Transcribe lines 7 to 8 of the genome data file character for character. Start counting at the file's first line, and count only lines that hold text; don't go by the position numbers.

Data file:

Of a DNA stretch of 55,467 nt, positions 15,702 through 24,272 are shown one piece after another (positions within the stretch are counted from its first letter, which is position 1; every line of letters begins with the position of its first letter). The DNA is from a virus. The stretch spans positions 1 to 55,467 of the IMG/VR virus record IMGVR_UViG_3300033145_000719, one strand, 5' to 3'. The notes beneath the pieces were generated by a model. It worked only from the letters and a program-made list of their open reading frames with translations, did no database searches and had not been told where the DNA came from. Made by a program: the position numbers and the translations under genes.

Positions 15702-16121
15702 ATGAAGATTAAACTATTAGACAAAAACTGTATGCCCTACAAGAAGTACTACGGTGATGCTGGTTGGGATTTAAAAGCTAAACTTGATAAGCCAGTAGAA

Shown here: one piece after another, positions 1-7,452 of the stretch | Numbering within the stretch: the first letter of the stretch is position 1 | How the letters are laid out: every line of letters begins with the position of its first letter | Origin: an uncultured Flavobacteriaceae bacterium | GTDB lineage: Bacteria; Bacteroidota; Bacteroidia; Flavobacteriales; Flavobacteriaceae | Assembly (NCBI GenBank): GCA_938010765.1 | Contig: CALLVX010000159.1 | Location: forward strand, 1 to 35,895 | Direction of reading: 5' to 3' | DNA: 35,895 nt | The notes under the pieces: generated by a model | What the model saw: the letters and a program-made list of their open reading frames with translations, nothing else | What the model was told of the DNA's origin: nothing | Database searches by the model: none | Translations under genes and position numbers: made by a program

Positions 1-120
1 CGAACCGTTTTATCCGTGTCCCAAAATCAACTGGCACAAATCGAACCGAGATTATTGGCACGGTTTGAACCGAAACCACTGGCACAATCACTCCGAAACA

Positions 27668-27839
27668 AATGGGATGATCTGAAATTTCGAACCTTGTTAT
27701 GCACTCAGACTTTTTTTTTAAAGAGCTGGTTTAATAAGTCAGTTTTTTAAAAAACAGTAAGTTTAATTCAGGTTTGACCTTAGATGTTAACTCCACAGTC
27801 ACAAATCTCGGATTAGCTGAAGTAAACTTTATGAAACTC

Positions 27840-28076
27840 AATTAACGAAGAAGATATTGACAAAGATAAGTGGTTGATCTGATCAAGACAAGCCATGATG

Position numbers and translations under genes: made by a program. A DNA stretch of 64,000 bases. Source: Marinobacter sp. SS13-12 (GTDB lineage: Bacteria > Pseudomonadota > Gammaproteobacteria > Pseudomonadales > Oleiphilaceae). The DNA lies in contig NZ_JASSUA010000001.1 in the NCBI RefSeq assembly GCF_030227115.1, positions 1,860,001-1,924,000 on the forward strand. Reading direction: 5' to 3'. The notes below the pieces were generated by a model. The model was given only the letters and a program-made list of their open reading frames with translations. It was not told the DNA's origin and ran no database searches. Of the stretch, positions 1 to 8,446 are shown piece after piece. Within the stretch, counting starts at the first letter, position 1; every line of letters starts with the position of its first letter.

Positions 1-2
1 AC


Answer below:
Positions 27668-27839
27668 AATGGGATGATCTGAAATTTCGAACCTTGTTAT